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THYROID FUNCTION TESTS

THOMAS HIGGINS, MD
2/26/99

Secretion of the thyroid hormone T4 (thyroxine) by the thyroid is regulated by TSH which is, in turn, secreted by the pituitary. TSH secretion by the pituitary is controlled through negative feedback by thyroid hormones coming from the thyroid. Very small changes in T4 levels induce very large reciprocal changes in the TSH concentration. It has been my experience that the level of TSH has been a poor predictor of the degree of hypothyroidism or hyperthyroidism in individual patients. Assessment of thyroid function often requires measurement of both TSH & thyroid hormone.

LABORATORY TESTS USED TO ASSESS THYROID FUNCTION

  •  Serum TSH concentration
  •  Serum total T4 concentration
  •  Serum total T3 concentration
  •  Estimation of the serum free T4 (or T3) concentration

Serum TSH Assays

First generation TSH assays have detection limits of about 5 to 10 mU/L. Since the normal range for TSH is about 0.5 to 5.0 mU/L, these assays often miss mild hypothyroidism (where the TSH is usually just above 5) and are totally inadequate for assessment of hyperthyroidism (where the TSH is usually below 0.5). As a result, most laboratories have stopped using the first generation TSH assay.

Second generation TSH assays have a lower detection limit of about 0.1 mU/L. These assays distinguish normal from hypothyroid patients with a high degree of accuracy. Since the detection limit is just below the normal range for TSH of about 0.5 to 5.0 mU/L, these assays can also be used as screening tests to distinguish hyperthyroidism from normal thyroid function. Second generation assays are currently in wide use.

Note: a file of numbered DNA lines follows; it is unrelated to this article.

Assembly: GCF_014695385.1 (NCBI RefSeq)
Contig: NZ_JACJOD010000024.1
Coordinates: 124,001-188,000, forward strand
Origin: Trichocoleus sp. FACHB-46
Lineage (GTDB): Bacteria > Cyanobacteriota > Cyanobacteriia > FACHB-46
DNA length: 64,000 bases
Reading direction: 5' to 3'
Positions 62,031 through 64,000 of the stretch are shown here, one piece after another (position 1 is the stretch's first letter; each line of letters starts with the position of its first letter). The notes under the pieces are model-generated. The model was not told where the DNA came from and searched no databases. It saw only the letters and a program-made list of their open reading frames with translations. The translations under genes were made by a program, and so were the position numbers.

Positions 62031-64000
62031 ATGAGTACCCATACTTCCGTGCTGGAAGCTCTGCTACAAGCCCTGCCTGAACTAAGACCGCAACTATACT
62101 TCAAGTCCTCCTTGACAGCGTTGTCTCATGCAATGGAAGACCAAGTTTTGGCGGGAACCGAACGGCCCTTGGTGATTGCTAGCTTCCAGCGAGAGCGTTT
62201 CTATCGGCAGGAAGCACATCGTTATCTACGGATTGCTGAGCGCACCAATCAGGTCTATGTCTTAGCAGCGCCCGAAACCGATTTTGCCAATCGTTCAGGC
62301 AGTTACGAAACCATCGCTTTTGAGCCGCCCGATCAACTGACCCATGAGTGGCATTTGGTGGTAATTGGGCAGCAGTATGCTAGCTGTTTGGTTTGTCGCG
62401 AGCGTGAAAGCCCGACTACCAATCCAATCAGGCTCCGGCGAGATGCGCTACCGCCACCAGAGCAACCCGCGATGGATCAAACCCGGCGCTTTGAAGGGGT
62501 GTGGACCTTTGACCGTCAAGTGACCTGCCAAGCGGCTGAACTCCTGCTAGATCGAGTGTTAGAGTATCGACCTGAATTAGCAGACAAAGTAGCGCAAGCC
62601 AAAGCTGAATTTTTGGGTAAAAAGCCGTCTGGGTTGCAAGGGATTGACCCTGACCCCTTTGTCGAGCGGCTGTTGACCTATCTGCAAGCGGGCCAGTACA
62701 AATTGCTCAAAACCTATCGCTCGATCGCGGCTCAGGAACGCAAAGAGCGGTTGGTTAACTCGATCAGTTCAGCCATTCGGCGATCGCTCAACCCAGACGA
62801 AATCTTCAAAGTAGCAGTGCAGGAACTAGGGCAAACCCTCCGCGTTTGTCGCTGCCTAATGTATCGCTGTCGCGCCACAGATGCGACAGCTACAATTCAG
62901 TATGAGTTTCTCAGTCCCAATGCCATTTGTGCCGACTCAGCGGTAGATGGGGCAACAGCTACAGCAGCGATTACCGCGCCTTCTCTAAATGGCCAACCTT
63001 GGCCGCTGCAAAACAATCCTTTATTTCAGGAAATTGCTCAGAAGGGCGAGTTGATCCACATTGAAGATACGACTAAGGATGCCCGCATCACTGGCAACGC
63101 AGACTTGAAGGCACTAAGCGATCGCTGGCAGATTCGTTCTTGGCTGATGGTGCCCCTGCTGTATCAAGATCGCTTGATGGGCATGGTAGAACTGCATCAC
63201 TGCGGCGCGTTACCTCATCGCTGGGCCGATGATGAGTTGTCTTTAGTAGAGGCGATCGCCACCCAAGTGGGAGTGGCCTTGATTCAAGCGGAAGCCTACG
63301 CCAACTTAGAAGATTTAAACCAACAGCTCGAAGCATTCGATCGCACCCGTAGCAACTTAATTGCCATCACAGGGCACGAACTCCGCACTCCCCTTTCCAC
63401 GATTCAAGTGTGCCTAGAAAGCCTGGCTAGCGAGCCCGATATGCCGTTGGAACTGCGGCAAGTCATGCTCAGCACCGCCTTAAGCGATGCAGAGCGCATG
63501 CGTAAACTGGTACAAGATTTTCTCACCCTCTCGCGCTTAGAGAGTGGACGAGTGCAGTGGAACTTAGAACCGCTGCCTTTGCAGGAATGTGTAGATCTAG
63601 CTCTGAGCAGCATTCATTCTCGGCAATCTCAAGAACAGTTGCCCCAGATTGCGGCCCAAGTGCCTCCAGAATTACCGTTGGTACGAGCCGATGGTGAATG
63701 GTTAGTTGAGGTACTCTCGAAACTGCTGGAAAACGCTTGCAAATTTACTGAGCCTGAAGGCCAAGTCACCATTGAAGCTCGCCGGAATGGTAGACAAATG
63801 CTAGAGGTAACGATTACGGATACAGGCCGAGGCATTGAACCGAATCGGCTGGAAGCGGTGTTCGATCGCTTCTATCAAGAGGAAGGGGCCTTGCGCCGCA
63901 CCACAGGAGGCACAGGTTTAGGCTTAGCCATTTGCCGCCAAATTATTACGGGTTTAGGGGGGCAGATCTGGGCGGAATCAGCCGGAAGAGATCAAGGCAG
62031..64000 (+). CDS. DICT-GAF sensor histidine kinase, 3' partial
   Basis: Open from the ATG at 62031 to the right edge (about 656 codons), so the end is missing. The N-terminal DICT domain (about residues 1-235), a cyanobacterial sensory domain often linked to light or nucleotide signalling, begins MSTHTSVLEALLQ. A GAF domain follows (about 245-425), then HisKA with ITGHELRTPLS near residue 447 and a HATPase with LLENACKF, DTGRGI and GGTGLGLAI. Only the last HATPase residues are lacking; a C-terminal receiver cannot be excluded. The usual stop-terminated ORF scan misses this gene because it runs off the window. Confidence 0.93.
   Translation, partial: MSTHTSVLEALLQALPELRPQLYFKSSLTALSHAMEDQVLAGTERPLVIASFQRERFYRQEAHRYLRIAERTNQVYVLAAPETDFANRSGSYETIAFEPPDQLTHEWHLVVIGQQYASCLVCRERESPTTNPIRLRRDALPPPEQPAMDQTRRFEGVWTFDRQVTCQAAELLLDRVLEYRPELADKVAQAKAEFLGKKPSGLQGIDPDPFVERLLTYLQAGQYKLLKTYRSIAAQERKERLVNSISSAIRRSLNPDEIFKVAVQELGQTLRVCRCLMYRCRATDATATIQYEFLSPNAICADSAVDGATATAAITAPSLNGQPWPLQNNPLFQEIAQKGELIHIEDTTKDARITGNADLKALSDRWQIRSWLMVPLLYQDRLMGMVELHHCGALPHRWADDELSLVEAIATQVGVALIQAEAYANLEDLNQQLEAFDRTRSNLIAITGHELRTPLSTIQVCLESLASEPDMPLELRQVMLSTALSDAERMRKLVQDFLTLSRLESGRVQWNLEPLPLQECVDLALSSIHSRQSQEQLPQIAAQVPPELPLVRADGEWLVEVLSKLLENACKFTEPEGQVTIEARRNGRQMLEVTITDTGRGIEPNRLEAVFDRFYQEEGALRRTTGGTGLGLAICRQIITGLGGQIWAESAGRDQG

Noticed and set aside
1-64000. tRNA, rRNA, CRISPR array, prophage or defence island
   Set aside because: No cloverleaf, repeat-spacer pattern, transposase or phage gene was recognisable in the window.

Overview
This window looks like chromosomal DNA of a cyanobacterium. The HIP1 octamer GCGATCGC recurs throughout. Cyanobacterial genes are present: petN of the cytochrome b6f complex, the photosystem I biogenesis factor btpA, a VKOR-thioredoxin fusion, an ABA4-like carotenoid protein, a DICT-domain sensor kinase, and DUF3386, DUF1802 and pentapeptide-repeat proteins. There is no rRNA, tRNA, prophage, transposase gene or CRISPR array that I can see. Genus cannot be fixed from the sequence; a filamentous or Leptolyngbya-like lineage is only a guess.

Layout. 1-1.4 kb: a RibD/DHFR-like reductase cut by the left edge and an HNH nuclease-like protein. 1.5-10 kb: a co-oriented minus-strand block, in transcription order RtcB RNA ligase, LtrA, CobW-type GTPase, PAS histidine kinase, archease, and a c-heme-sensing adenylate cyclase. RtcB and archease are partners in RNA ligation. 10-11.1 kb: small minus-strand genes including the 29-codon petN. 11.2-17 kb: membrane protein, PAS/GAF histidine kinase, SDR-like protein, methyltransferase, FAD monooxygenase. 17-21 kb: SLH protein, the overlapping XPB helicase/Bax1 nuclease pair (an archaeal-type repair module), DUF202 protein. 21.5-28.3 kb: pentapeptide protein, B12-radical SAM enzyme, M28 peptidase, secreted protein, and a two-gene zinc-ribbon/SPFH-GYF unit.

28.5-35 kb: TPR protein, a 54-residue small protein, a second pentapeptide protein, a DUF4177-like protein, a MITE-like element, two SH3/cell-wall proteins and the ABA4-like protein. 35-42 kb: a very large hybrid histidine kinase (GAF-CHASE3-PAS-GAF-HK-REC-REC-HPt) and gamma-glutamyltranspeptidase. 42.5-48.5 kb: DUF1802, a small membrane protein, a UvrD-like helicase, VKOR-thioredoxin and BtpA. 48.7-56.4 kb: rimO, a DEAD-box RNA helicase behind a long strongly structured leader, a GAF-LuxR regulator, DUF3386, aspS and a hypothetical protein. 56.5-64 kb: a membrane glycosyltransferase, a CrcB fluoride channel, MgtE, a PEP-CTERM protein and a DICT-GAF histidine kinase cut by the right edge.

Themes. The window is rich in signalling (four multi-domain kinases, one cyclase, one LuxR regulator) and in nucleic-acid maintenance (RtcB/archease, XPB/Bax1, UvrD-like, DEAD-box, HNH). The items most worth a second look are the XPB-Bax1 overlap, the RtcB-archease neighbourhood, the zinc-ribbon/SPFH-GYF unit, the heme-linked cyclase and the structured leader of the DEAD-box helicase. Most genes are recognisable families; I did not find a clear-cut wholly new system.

Third generation TSH assays have become available with detection limits of about 0.01 mU/L. Because of the considerably lower detection limit, these assays can reliably distinguish between normal and hyperthyroid patients. Because the distinction between normal and hyperthyroid patients is usually not a problem, these assays have limited value and are not widely utilized.

A few exceptions need to be kept in mind when interpreting TSH values. In situations where patient's thyroid function is changing rapidly, the TSH may lag behind. Patients who are recovering from hyperthyroidism may continue to have suppressed TSH for a variable amount of time after recovery. There are rare patients who have TSH secreting pituitary tumors and will have a minimally elevated TSH in the face of hyperthyroidism.

Serum Total T4 and Total T3 Assays

The thyroid secretes mainly T4. Most of the serum T3 comes from conversion of T4 to T3 in the peripheral tissues although some is secreted by the thyroid. Virtually all of serum T4 (99.97%) is bound to thyroxine binding globulin (TBG). A smaller but still very high percentage of the T3 in the serum is also bound.

The total T4 is frequently called T4.  Total T4 values measure both bound and unbound ("free") T4. Normal ranges vary among laboratories; a typical range is 4.6 to 11.2 µg/dL.

The total serum T3 concentration is also called T3 by RIA by some laboratories. The normal range is even more variable among laboratories than that for total T4; a typical range is approximately 75 to 195 ng/dL and tends to decrease with age.

The unbound or free T4 & T3 concentrations are the active forms that are available for uptake into cells. The bound hormone, on the other hand, represents a circulating storage pool that is not immediately available for uptake into cells.

Since drugs and illness can alter concentrations of TBG or change the binding of T4 & T3 to TBG, the free and total hormone levels may not be concordant. As an example, estrogen caused the production of more TBG resulting in higher levels of total T4 but the physiologically important free T4 levels remain normal. This is also why total T4 levels tend to be higher in women. It is therefore necessary to estimate free hormone levels in some situations. Since free hormone levels are present in only minute quantities, they are generally estimated rather than measured directly.